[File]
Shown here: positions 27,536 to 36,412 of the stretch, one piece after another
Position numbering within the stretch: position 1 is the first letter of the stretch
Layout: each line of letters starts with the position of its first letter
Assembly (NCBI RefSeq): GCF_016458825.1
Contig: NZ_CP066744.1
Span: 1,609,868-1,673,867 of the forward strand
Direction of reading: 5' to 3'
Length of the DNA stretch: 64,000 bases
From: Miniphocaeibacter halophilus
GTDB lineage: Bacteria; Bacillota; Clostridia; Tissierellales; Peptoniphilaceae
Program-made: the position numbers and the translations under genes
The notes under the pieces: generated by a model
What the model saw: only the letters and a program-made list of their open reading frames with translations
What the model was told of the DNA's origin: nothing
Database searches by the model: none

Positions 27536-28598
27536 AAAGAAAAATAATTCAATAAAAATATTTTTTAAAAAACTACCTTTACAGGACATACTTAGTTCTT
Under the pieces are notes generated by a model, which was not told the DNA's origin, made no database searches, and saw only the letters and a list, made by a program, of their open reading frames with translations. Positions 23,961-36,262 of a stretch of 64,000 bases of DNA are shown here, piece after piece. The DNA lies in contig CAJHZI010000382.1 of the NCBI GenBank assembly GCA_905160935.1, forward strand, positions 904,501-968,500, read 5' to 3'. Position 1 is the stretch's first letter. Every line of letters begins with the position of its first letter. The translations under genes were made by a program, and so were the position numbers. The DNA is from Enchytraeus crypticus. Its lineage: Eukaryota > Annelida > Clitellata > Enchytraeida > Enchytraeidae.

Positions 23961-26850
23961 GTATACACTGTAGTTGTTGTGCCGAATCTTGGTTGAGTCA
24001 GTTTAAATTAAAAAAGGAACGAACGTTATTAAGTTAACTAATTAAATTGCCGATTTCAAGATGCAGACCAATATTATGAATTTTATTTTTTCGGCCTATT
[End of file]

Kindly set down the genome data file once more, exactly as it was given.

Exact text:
Shown here: positions 27,536 to 36,412 of the stretch, one piece after another
Position numbering within the stretch: position 1 is the first letter of the stretch
Layout: each line of letters starts with the position of its first letter
Assembly (NCBI RefSeq): GCF_016458825.1
Contig: NZ_CP066744.1
Span: 1,609,868-1,673,867 of the forward strand
Direction of reading: 5' to 3'
Length of the DNA stretch: 64,000 bases
From: Miniphocaeibacter halophilus
GTDB lineage: Bacteria; Bacillota; Clostridia; Tissierellales; Peptoniphilaceae
Program-made: the position numbers and the translations under genes
The notes under the pieces: generated by a model
What the model saw: only the letters and a program-made list of their open reading frames with translations
What the model was told of the DNA's origin: nothing
Database searches by the model: none

Positions 27536-28598
27536 AAAGAAAAATAATTCAATAAAAATATTTTTTAAAAAACTACCTTTACAGGACATACTTAGTTCTT
Under the pieces are notes generated by a model, which was not told the DNA's origin, made no database searches, and saw only the letters and a list, made by a program, of their open reading frames with translations. Positions 23,961-36,262 of a stretch of 64,000 bases of DNA are shown here, piece after piece. The DNA lies in contig CAJHZI010000382.1 of the NCBI GenBank assembly GCA_905160935.1, forward strand, positions 904,501-968,500, read 5' to 3'. Position 1 is the stretch's first letter. Every line of letters begins with the position of its first letter. The translations under genes were made by a program, and so were the position numbers. The DNA is from Enchytraeus crypticus. Its lineage: Eukaryota > Annelida > Clitellata > Enchytraeida > Enchytraeidae.

Positions 23961-26850
23961 GTATACACTGTAGTTGTTGTGCCGAATCTTGGTTGAGTCA
24001 GTTTAAATTAAAAAAGGAACGAACGTTATTAAGTTAACTAATTAAATTGCCGATTTCAAGATGCAGACCAATATTATGAATTTTATTTTTTCGGCCTATT